Looking Towards the Future
Marco Arment in Smart Watches and Computers On Your Face, after explaining technology’s inexorable progression since the 1980s, went on to posit that perhaps our current devices have reached the point of “good enough” with the advent of current-generation smartphones and, in some use cases, tablets; perhaps, at this point, further “innovation” with products such as Google Glass and a smart watch of sorts serves little purpose, because mobile phones have become so good as of late to obviate the need for more devices of arguable value. Although I tend to agree with him, I do so with a tremendous amount of reserve.
Prior to Apple’s iPhone launch you could have asked any intelligent individual whether the mobile handset industry had room for improvement, and no one would have produced a list detailing every aspect the iPhone went on to gain widespread acclaim for. Most agreed this industry needed change, but the perception of technology as “good enough” prevented them from seeing anything but a small portion of the full picture Steve Jobs revealed with the iPhone. Up to that point, no one had a frame of reference that would have revealed an iPhone as the be-all end-all device that would set into motion the events that quickly brought us to the technologically advanced state we find ourselves now.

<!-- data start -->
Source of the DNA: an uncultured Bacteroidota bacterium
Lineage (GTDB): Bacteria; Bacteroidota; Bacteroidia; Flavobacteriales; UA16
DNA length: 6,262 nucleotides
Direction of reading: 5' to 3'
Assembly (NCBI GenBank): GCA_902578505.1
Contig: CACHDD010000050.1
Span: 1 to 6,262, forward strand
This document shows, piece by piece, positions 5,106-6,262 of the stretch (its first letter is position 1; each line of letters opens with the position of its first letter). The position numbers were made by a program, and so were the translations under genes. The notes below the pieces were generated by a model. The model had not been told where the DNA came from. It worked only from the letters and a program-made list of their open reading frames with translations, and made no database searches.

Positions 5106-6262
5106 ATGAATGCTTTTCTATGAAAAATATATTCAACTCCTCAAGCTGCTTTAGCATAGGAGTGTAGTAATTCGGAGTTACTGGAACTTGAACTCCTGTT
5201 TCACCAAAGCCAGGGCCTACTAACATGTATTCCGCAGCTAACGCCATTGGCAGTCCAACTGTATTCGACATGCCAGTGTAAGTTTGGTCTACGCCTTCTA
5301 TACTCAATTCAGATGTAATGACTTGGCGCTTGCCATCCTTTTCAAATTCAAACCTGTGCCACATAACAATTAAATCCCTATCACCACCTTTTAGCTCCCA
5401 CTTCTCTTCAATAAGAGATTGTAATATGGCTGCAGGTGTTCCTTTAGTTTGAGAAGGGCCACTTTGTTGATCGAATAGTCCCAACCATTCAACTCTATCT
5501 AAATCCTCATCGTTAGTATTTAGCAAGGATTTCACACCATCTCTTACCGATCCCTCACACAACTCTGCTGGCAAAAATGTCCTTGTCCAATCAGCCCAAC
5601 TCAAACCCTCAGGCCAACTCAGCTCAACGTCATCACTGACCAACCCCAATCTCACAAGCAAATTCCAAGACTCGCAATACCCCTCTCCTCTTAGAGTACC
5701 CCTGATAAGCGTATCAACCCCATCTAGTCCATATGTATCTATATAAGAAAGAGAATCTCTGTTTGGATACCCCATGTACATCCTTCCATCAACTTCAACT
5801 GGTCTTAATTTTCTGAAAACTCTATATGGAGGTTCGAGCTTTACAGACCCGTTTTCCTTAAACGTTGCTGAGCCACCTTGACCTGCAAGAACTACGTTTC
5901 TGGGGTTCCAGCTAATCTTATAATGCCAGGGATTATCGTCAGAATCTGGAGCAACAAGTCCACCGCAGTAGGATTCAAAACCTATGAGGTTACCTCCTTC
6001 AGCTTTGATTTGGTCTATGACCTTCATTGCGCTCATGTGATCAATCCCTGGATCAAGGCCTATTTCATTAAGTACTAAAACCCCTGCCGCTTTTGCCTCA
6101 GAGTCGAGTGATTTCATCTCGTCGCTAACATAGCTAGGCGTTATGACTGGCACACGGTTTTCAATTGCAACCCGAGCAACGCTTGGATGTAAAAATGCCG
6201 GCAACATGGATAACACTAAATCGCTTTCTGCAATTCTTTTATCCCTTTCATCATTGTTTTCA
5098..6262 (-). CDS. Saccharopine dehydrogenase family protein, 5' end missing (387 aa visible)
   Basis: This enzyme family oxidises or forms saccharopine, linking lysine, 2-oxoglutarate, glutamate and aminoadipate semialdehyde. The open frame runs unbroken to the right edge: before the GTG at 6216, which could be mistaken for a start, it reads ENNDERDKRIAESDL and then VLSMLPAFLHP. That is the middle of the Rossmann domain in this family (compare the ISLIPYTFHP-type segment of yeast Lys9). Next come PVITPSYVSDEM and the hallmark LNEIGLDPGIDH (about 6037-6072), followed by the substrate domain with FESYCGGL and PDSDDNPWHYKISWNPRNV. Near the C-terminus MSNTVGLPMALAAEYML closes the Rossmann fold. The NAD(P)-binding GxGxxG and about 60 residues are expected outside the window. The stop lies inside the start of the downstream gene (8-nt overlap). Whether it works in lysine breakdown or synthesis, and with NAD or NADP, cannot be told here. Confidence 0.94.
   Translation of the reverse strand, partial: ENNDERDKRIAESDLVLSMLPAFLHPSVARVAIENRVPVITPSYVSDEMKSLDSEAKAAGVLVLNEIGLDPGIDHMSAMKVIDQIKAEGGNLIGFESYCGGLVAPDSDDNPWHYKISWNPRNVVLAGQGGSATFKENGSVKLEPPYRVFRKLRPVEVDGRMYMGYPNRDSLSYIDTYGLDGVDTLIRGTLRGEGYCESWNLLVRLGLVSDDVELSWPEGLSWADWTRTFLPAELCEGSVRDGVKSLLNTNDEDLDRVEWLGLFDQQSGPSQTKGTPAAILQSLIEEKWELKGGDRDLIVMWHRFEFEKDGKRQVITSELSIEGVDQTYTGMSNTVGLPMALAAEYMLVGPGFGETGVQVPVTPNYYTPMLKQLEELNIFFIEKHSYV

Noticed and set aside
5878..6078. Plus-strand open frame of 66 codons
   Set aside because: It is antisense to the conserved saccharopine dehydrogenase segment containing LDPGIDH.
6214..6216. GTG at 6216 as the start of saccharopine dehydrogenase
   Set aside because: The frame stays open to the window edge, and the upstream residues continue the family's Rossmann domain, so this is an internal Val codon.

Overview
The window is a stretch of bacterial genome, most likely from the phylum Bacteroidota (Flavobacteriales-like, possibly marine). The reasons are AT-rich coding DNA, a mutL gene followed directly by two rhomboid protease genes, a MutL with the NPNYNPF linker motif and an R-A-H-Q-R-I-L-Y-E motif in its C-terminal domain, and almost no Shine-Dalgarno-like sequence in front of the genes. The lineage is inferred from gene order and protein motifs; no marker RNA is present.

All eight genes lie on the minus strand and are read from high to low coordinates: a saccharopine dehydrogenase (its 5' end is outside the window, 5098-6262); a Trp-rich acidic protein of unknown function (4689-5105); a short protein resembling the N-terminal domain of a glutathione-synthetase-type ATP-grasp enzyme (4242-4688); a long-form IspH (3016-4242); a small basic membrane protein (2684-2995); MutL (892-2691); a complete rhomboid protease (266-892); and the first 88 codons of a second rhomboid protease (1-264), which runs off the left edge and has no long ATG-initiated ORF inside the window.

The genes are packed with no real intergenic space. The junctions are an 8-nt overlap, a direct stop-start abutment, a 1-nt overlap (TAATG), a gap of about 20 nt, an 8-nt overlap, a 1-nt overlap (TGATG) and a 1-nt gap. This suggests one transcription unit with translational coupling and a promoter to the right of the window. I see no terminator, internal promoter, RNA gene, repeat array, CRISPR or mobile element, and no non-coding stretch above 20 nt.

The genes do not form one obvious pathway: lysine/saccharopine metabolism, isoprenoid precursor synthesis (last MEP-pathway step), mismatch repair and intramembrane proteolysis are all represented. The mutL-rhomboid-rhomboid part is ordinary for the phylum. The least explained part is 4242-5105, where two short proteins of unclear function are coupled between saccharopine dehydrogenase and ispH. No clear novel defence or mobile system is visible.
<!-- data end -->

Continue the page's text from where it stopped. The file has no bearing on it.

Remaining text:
Today, we have reached a similar point: although no one in the right mind would argue against the need for further improvement, no one has successfully articulated what that necessary change will look like. Some have tried, hence Google Glass and Samsung’s Galaxy Gear, but either no one has stumbled across this grand vision yet or someone already has and we simply have yet to see it. Either way, I hesitate to limit myself as everyone did in the pre-iPhone days. Just as happened back then, I expect the net major revolution in technology will come out of nowhere, from deep in left field. No one will expect it, and once again our lives will be forever changed.